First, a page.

We strongly recommend that U.S. citizens traveling to or residing in Panama enroll in the Department of State’s Smart Traveler Enrollment Program (STEP) on the State Department’s website.  STEP enrollment subsribes you to receive emails with the latest security updates, and makes it easier for the U.S. embassy to contact you in an emergency.  If you don’t have Internet access, enroll directly with the nearest U.S. embassy.

 

Regularly monitor the State Department’s website, where you can find current Travel Warnings, (including the Travel Warning for Panama), Travel Alerts, and the Worldwide Caution. Read the Country Specific Information for the Panama. For additional information, refer to “A Safe Trip Abroad” on the State Department’s website.

 

Contact the U.S. embassy for up-to-date information on travel restrictions.  You can also call 1-888-407-4747 toll-free in the United States and Canada or 1-202-501-4444 from other countries.  These numbers are available from 8:00 a.m. to 8:00 p.m. Eastern Time, Monday through Friday (except U.S. federal holidays).  Follow us on Twitter and Facebook to have travel information at your fingertips. For all emergencies involving U.S. citizens, contact the American Citizen Services (ACS) unit of the U.S. Embassy’s Consular Section, located at Building 783, Demetrio Basilio Lakas Avenue, Clayton, Panama.  To speak to an ACS representative please call 011-507-317-5000 (317-5000 in Panama) on the following schedule: Monday-Thursday: 3:00 PM- 4:30 PM.  Fax: 011-507-317-5303 (317-5303 in Panama)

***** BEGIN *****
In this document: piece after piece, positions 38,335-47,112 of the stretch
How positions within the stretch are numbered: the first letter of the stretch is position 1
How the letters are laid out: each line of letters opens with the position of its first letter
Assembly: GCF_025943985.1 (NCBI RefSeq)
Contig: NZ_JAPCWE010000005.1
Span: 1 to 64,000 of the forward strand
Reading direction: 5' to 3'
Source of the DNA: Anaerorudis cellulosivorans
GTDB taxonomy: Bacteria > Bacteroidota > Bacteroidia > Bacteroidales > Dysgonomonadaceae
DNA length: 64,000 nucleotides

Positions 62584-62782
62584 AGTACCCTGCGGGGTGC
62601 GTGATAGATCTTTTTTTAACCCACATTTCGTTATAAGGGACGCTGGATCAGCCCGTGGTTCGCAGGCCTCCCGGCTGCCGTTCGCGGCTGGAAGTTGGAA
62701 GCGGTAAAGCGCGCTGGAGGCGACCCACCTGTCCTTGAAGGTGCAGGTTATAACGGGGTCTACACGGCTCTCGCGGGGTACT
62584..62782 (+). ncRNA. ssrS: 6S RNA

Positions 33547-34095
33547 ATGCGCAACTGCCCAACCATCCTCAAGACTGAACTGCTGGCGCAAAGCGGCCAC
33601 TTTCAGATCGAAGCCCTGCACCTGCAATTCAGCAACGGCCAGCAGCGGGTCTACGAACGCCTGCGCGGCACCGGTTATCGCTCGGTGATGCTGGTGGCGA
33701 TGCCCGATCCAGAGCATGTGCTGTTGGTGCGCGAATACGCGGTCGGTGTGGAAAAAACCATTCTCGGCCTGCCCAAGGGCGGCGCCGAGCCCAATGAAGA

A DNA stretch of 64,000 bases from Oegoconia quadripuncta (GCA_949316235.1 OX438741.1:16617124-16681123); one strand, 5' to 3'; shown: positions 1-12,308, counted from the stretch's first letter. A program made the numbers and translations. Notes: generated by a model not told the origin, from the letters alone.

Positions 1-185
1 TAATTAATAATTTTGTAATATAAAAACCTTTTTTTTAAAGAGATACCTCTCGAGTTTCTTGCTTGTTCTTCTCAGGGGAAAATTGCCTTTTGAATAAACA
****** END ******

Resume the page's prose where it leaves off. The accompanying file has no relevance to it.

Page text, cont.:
In the event of an after-hours emergency involving an American citizen, you can reach a Duty Officer (24 hours a day, 7 days a week) by calling 011-507-317-5000 (317-5000 in Panama).

 

Emergency Message for U.S. Citizens: Tropical Storm Otto

Following is the latest ACS Message.


Emergency Message: Tropical Storm Otto
Panama
21 November 2016